Thereafter, in Indus Mobile Distribution v. Datwawind Corporation Ltd. the apex court quoted the relevant paragraphs in the BALCO case and the proposed changes in Section 20 by the Law Commission Report and in paragraph 18 held thus:
“The amended 2015 Act, does not, however, contain the aforesaid amendments, presumably because the BALCO judgment in no uncertain terms has referred to “place” as “juridical seat” for the purpose of Section 2(2) of the Act. It further made it clear that Sections 20(1) and 20(2) where the word “place” is used, refers to “juridical seat”, whereas in Section 20(3), the word “place” is equivalent to “venue”. This being the settled law, it was found unnecessary to expressly incorporate what the Constitution Bench of the Supreme Court has already done by way of construction of the Act.”
The Court then, in Roger Shashoua v. Mukesh Sharma after analyzing the relevant portions of BALCO, observed that the detailed assessment which is required to be undertaken by the Court is to discern from the agreement and surrounding circumstances the intention of the parties as to whether a particular “place” mentioned refers to the “venue” or “seat” of arbitration.
In 2019, The Delhi High Court in Raj Kumar Brothers v. Life Essentials held that “place” in sub-sections (1) and (2) would refer to “seat” and (3) being the “venue”. Finally, a judgement as recent as that of December 2019 in BGS SGS Soma JV v. NHPC Ltd. upheld the decision in BALCO and Indus Mobile pertaining to Section 20(1) and 20(2), whereby “place” in sub-sections (1) and (2) would refer to “seat” and (3) being the “venue”. This judgement is the current position with respect to the interpretation of “place” for Section 20 of the Act.
Amendment to Section 20
One can see that the general approach of the courts is to interpret “place” as “seat”. While this interpretation would generally hold in most cases, the author believes that the interpretation of “place” being “seat” and/or “venue” should be based on the intention of the parties. While the interpretation of “place” as a venue in Section 20(3) is fairly straightforward, the interpretation in sub-sections (1) and (2) should be “a matter of construction of the individual agreement and the intention of the parties”, as was held in the BALCO case. This would imply using the principle of “purposive interpretation”, which assumes special significance due to the fact that the very concept of arbitration stems from the concept of party autonomy and discretion over the mode and manner of settling disputes. Hence, in light of the abovementioned case laws, the concept of party autonomy and recommendations by the 246th Law Commission Report, the following amendment to Section 20 of the Act is in order, which should run as under:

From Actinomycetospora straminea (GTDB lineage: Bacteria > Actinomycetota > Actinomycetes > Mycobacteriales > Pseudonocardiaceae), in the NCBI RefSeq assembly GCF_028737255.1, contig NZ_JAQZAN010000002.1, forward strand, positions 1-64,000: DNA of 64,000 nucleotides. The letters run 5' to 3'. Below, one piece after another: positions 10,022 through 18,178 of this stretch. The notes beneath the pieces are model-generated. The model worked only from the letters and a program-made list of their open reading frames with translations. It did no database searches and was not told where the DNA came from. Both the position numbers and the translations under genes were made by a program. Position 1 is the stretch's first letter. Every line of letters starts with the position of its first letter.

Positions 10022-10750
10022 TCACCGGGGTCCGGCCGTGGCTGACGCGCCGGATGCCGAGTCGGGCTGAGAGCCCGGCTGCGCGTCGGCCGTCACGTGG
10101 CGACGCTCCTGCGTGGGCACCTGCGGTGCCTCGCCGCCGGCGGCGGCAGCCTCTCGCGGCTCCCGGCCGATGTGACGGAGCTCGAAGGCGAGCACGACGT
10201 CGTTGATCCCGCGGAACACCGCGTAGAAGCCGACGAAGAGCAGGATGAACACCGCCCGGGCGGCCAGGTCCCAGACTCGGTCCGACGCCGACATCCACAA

The parties are free to agree on the seat and/or venue of arbitration. Failing any agreement referred to in sub-section (1), the seat and/or venue of arbitration shall be determined by the arbitral tribunal having regard to the circumstances of the case, including the convenience of the parties;
Notwithstanding subsection (1) or sub-section (2), the arbitral tribunal may, unless otherwise agreed by the parties, meet at any venue it considers appropriate for consultation among its members, for hearing witnesses, experts or the parties, or for inspection of documents, goods or other property.
After interpreting and analyzing the various case laws, one cannot, prima facie, state that the word “place” in sections 20(1) and 20(2) of the Act refers to only “seat” or “venue” or both. The interpretation in Section 20(3) should only mean “venue”; otherwise, the legislative intent behind the framing of this provision would be nugatory. The settled position with respect to Section 20(1) and 20(2) was laid down in BALCO, and Indus Mobile, which are clear that “place” refers to “seat” and in Section 20(3) of the Act is that “place” means “venue”. But considering the fact that this section provides autonomy to the contracting parties to make decisions with respect to resolving their disputes, it would be suitable to interpret sub-sections (1) and (2) of Section 20 to mean either “seat” or “venue” (similar to the recommendations in the 246th Law Commission Report) or both depending on the intention of the parties and the facts and circumstances of the case.
[i] P.C. Markanda, Naresh Markanda, and Rajesh Markanda, Law Relating to Arbitration and Conciliation (9th edn, LexisNexis 2016). [ii] O.P. Malhotra and Indu Malhotra, The Law and Practice of Arbitration and Conciliation (2nd edn, Eastern Book Company 2006). [iii] Alan Redfern and Martin Hunter, Redfern and Hunter: Law and Practice of International Commercial Arbitration (6th edn, OUP 2015). [iv] Naviera Amazonica Peruana S.A. v. Compania International de Seguros del Peru, (1998) 1 Lloyd’s Rep 116 (CA). [v] Konkola Copper Mines (PLC) v. Stewarts and Lloyds of India Ltd., 2013 SCC OnLine Bom 777.